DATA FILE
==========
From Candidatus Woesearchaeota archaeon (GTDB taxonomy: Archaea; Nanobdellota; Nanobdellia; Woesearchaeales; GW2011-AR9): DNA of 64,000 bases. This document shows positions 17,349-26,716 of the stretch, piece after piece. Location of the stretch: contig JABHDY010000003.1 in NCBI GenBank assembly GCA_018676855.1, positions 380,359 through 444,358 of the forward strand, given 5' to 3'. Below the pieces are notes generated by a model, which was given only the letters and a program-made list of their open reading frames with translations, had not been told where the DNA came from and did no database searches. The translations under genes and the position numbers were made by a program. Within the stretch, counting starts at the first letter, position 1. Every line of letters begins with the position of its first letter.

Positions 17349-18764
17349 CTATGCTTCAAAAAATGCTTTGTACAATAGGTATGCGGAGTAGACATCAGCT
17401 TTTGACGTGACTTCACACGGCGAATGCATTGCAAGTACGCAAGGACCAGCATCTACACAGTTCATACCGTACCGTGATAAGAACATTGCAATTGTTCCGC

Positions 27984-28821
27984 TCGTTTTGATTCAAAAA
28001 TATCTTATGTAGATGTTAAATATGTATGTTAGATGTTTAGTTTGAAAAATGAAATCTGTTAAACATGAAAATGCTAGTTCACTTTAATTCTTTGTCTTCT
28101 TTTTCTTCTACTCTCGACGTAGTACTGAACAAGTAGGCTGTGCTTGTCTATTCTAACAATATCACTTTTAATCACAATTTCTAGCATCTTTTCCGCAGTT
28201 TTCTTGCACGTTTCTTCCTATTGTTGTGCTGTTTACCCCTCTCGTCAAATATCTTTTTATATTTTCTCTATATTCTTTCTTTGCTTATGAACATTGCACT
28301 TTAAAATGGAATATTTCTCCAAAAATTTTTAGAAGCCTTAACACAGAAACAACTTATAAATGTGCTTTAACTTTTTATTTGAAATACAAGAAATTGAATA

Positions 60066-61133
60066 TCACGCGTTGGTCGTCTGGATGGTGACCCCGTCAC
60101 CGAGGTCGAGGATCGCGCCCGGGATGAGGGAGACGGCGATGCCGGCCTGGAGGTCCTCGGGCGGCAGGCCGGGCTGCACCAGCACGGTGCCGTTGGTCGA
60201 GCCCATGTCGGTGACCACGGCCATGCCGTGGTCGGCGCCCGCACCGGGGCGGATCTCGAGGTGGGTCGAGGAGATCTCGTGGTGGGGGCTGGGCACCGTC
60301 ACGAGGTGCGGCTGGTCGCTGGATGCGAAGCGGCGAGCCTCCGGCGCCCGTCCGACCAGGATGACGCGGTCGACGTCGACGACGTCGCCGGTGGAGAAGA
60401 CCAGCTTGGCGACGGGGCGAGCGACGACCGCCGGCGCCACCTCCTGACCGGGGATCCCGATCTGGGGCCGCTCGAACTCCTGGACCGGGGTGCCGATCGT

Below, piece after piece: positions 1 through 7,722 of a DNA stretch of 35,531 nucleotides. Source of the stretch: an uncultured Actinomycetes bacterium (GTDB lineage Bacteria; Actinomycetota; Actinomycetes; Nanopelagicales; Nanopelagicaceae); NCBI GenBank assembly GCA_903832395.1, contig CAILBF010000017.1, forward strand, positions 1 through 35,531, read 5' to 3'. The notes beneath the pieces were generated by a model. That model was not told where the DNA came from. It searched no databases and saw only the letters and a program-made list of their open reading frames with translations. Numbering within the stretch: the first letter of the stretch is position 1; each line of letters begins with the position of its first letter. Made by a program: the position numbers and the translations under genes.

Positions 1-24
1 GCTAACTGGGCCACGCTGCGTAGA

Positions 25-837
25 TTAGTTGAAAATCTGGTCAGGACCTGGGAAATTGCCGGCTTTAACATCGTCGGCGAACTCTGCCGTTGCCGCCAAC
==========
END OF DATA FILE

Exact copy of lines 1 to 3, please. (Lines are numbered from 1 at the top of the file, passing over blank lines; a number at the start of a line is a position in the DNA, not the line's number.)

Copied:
From Candidatus Woesearchaeota archaeon (GTDB taxonomy: Archaea; Nanobdellota; Nanobdellia; Woesearchaeales; GW2011-AR9): DNA of 64,000 bases. This document shows positions 17,349-26,716 of the stretch, piece after piece. Location of the stretch: contig JABHDY010000003.1 in NCBI GenBank assembly GCA_018676855.1, positions 380,359 through 444,358 of the forward strand, given 5' to 3'. Below the pieces are notes generated by a model, which was given only the letters and a program-made list of their open reading frames with translations, had not been told where the DNA came from and did no database searches. The translations under genes and the position numbers were made by a program. Within the stretch, counting starts at the first letter, position 1. Every line of letters begins with the position of its first letter.

Positions 17349-18764
17349 CTATGCTTCAAAAAATGCTTTGTACAATAGGTATGCGGAGTAGACATCAGCT